Last Monday Leo Varadkar basically pointed out a reality about future retirees of the public sector and that is they the state cannot guarantee them their pension.
Varadkar warns on public sector pensions - The Irish Times - Mon, Dec 31, 2012
The link above quotes Varadkar as follows:
Considering that public sector workers pay on average between 10-14% of their salary for their pension for government minister to then state that that worker is guaranteed nothing is quite a statement to make. Considering also that there is no pension fund makes this a seemingly obvious statement to make.People in the public service have very secure pensions but it is not at all clear that we will be able to fund them in the future. So in reality they are not that secure. . .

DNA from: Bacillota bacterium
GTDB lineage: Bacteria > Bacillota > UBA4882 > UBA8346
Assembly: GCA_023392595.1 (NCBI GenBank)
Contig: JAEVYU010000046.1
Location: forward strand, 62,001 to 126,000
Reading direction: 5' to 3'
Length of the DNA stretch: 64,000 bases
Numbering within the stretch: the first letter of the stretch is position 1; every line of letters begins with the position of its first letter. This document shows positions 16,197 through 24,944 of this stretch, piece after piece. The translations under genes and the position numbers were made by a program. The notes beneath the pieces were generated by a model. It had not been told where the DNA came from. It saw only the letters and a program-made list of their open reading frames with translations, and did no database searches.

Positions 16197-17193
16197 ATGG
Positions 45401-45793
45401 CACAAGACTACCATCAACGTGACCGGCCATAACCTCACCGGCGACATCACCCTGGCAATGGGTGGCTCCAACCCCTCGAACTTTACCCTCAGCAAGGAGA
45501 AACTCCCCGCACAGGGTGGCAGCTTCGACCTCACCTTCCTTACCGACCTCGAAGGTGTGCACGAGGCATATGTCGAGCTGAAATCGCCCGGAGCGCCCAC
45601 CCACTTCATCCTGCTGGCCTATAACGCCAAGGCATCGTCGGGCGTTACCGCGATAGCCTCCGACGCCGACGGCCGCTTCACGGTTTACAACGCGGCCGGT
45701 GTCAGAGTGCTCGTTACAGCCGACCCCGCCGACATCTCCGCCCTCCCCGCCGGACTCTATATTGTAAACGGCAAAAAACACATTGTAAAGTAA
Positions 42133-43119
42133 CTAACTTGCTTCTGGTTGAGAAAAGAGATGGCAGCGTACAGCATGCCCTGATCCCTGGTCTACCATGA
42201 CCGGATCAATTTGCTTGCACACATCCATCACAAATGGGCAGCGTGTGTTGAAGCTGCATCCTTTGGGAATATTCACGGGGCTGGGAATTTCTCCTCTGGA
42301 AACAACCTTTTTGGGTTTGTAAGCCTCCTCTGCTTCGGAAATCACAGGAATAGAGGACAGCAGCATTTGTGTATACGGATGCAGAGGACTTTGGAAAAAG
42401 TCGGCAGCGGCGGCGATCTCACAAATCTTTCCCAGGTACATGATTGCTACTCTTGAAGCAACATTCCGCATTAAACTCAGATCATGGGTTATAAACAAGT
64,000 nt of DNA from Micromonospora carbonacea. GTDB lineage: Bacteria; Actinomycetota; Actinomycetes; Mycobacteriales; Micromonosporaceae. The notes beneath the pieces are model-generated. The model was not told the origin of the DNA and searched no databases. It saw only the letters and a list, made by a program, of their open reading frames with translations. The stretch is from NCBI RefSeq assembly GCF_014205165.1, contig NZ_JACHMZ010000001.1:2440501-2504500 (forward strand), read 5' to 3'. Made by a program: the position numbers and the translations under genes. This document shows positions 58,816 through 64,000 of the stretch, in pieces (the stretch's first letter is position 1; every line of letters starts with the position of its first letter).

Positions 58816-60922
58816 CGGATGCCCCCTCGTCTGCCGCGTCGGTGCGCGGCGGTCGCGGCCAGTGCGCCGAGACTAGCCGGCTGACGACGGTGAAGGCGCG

Varadkar was commenting on Joan Burton's future plans to enrol private sector workers into a pension scheme monitored by the NTMA. Nevertheless the private sector worker will be given the option to leave. . . Unlike, of course, the public sector worker who must mandatorily join the public sector pension scheme and has no option but to remain in it.
Considering the states finances and the effective "inverted pyramid" (many retirees and not enough workers ) in 20 or 30 years time it is my belief that Varadkar is just being directly honest here and calling a spade a spade.
When one considers also that public sector workers (from January 2011) will have their pensions calculated on the basis of the average career salary with it fully obtainable at the age of 68 . . . Are public sector workers being hoodwinked by the Government?
I think the fact that the Government will not allow public sector workers to leave its pension scheme (despite paying PRSI at the same rates as private sector workers) sort of says it all.